June 12, 2019 at 12:31 pm #22300AdministratorKeymaster
Guidelines define the classes of vulnerable people and the law protects vulnerable people from enforcement action in certain circumstances. If the vulnerable person is alone, the law says the bailiff may not take control of goods. Otherwise, the law requires the bailiff to give the vulnerable person an opportunity to “seek advice”. The law says fees are not recoverable from vulnerable debtors. The law does not make bailiff companies to have a “welfare department”. Bailiffs are not medically qualified to decide whether you are a vulnerable person or have access to DWP benefit entitlements.
Bailiffs and Vulnerable People
Bailiffs may not recover fees from vulnerable people.
Bailiffs may not take control of goods when the vulnerable person is home alone.
Creditors must prepare to take cases back from bailiffs when they discover a debtor is vulnerable.
Definition of a vulnerable person
The Ministry of Justice publishes the Taking Control of Goods National Standards 2014
Paragraphs 70 to 78 of the guidelines state;
70. Enforcement agents/agencies and creditors must recognise that they each have a role in ensuring that the vulnerable and socially excluded are protected and that the recovery process includes procedures agreed between the agent/agency and creditor about how such situations should be dealt with. The appropriate use of discretion is essential in every case and no amount of guidance could cover every situation. Therefore the agent has a duty to contact the creditor and report the circumstances in situations where there is evidence of a potential cause for concern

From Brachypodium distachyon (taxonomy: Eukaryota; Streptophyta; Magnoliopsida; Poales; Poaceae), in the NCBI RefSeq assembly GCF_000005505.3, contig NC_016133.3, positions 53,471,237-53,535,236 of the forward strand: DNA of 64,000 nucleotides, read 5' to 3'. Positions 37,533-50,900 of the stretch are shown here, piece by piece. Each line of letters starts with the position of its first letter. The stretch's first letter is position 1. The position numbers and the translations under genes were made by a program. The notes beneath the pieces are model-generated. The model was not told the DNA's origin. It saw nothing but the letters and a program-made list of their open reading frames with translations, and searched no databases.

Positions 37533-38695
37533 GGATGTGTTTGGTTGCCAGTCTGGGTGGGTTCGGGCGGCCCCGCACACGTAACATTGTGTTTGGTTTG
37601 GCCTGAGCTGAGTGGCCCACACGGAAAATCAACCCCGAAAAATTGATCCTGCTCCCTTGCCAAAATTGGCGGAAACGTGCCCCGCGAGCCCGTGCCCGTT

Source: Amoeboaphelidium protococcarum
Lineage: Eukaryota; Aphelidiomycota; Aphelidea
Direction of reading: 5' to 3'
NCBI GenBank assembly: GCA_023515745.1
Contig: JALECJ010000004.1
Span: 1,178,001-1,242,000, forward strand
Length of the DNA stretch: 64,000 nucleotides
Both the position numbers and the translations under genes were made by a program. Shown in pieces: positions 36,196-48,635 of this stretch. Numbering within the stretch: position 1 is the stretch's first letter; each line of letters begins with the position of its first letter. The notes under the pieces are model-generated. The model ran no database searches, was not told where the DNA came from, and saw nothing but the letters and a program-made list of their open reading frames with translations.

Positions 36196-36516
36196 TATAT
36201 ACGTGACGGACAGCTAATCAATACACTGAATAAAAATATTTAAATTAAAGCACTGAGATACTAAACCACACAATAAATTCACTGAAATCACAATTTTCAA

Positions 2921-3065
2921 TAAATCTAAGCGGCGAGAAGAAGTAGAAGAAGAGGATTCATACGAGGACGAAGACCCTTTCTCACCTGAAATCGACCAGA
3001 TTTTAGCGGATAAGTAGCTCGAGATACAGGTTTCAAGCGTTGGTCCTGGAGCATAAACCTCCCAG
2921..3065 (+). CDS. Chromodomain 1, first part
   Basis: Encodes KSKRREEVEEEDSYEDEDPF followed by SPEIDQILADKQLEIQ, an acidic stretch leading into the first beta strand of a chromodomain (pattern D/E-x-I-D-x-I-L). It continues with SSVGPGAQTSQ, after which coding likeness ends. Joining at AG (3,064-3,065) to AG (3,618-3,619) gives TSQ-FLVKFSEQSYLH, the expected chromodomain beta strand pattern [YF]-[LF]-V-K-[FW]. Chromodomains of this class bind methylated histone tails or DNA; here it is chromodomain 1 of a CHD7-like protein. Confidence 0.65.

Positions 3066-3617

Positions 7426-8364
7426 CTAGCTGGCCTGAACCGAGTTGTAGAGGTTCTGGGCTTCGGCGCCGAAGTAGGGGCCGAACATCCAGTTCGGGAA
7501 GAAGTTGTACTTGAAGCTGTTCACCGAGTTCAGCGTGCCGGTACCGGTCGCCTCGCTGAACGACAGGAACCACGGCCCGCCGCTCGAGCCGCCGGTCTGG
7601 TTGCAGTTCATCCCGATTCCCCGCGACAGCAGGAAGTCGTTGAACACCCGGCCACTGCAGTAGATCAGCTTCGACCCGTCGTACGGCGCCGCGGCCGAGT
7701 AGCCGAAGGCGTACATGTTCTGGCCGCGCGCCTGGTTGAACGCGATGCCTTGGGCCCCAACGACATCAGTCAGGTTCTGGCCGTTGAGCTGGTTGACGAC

71. If necessary, the enforcement agent will advise the creditor if further action is appropriate. The exercise of appropriate discretion is needed, not only to protect the debtor, but also the enforcement agent who should avoid taking action which could lead to accusations of inappropriate behaviour.